Informatics research using social media, such as Facebook and Twitter, is a new frontier. Issues of privacy, IRB oversight and regulation and consent are still very much being debated. Some of this work is qualitative and some is quantitative and many studies are both. The purpose of this panel and webinar sponsored by the Evaluation and People and Organizational working groups is to explore the topic of Human Subjects using this kind of data with a panel of presenters that include: 2 researchers in the field, 1 IRB representative, and an editor of a qualitative journal.
After participating in this activity, the learner should be better able to:
- Identify the key IRB review processes relevant to Social Media research
- Discriminate Regulatory principles, such as confidentiality relevant to research using Social Media
- Evaluate potential Human Subjects challenges relevant to different types of social media research
- Explore future policy implications for AMIA
1. Mike Conway, PhD, University of Utah, Department of Biomedical Informatics
2. Rupa Valdez, PhD, Department of Public Health Sciences, University of Virginia
3. Caren Frost, PhD, MPH, College of Social Work, University of Utah
4. Janice Morse, PhD, RN, FAAN, College of Nursing, University of Utah
Mike Conway is an Assistant Professor in the Department of Biomedical Informatics at the University of Utah. Over the last several years, his research has focused on the application of natural language processing techniques to problems in population health using a variety of data sources, including electronic health records, news texts, and – salient to this webinar – social media.
Rupa Valdez, PhD is Assistant Professor of Biomedical Informatics at the University of Virginia. Her research combines methods from Human Factors Engineering, Informatics, and Cultural Anthropology to characterize and design interventions to support patients’ self-management practices. She serves as chair of POI at AMIA and as chair of the Health Care Technical Group for the Human Factors and Ergonomics Society.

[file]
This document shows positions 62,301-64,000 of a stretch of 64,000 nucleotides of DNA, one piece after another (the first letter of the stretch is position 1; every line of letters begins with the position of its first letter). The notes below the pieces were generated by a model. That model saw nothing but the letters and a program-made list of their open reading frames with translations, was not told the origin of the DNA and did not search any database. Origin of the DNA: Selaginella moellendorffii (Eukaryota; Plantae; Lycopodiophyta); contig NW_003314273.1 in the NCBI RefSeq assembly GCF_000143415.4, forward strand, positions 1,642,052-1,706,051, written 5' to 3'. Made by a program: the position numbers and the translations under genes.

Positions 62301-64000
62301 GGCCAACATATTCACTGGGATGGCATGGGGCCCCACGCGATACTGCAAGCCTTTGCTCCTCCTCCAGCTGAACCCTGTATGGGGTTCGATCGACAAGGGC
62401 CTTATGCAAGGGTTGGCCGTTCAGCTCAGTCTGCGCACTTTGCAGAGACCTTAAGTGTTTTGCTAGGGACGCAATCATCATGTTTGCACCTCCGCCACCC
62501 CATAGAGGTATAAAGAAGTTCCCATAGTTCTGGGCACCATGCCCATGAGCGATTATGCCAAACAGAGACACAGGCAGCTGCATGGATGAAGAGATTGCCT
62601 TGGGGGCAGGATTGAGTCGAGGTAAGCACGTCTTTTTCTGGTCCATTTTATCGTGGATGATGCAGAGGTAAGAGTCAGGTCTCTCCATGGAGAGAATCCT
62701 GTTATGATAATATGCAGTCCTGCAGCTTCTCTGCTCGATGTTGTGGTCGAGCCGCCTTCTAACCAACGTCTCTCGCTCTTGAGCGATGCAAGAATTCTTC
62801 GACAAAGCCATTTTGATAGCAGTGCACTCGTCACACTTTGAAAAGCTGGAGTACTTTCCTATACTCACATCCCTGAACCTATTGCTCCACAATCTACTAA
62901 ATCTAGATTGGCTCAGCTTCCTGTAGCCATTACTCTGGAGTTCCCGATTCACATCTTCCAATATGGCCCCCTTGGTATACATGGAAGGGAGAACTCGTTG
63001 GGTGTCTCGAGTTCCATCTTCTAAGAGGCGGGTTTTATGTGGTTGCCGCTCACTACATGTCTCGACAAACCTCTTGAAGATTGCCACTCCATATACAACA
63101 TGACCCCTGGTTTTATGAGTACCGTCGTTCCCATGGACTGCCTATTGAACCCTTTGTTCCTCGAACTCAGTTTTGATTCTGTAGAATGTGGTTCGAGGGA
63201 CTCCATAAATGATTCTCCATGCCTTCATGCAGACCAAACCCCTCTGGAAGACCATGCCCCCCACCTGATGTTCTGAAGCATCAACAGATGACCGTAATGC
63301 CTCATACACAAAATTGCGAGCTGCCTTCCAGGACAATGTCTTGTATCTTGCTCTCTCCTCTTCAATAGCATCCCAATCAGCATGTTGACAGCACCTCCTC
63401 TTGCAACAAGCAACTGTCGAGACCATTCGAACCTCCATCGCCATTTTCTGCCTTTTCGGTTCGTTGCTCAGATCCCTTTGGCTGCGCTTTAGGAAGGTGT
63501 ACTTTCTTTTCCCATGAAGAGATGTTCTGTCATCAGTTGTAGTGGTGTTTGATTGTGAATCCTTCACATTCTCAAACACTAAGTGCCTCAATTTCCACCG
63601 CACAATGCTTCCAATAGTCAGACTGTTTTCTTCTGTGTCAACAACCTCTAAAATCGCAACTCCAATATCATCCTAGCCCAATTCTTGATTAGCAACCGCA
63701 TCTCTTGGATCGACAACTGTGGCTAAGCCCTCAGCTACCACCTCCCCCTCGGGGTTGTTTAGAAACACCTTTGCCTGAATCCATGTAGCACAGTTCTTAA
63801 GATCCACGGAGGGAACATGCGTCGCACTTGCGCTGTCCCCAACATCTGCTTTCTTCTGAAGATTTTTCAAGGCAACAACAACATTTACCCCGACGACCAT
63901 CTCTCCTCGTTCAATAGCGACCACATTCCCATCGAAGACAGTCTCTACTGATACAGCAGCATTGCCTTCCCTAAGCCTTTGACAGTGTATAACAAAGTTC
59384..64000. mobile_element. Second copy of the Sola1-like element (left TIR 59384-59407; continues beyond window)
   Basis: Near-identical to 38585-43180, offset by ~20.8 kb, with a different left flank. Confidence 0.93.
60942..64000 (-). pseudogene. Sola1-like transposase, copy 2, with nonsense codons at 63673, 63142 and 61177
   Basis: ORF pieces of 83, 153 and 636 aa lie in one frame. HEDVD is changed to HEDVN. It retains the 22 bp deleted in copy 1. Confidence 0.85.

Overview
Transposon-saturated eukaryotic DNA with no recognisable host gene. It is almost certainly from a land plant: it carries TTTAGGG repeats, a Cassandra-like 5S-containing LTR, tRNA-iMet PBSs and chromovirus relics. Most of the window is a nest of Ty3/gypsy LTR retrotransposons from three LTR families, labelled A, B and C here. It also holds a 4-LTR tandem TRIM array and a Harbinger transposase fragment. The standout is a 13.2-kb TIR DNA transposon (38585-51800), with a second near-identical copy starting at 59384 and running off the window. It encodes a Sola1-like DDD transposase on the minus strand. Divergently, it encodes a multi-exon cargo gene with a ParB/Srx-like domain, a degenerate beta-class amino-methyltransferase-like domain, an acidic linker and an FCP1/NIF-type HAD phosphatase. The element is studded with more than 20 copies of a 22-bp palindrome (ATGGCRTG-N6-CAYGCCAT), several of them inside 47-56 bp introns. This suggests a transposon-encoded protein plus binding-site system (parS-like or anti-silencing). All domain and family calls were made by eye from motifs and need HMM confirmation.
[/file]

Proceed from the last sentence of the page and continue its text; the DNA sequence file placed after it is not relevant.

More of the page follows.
Dr. Caren Frost is the Director of the new Center for Research on Migration & Refugee Integration for the University of Utah and a Research Professor at the University of Utah’s College of Social Work. She chairs the Refugee Women’s Committee for Utah, and works with a number of refugee women’s groups to identify speakers for workshops on women’s health. She is a qualitative researcher with expertise in ethnographic and phenomenology as methods for research. Her research expertise allows her to capitalize on mixed method frames emphasizing the importance of adding qualitative components to inform data collection and analysis. As Co-Chair of the Institutional Review Board at the University of Utah, Dr. Frost provides expertise in social and behavioral science methods.
Janice Morse, PhD (Nurs), PhD (Anthro) is a Professor and Barnes Presidential Chair, College of Nursing, University of Utah, and Professor Emeritus, University of Alberta, Canada. Her research contributions are developing the Praxis theory of suffering and comforting, fall prevention (the Morse Fall Scale is used internationally), and advancing qualitative and mixed-methods research. She has edited Qualitative Health Research (QHR), and Global Qualitative Nursing Research, and was founding editor of the International Journal of Qualitative Methods (IJQM). Her publications include Principles of Mixed-Method Designs (Left Coast Press/Routledge), Qualitatively-driven Mixed-method Designs (Routledge), Preventing Patient falls (Springer) and several qualitative methods texts. In 1997, she founded the International Institute for Qualitative Methodology (IIQM), directing a network of 8 international hubs and 115 Universities, supporting training for QHR and mentoring qualitative researchers globally. She was the recipient of the 5th Sigma Theta Tau Episteme Award, and Hall of Fame, and has honorary doctorates from Australia and Canada.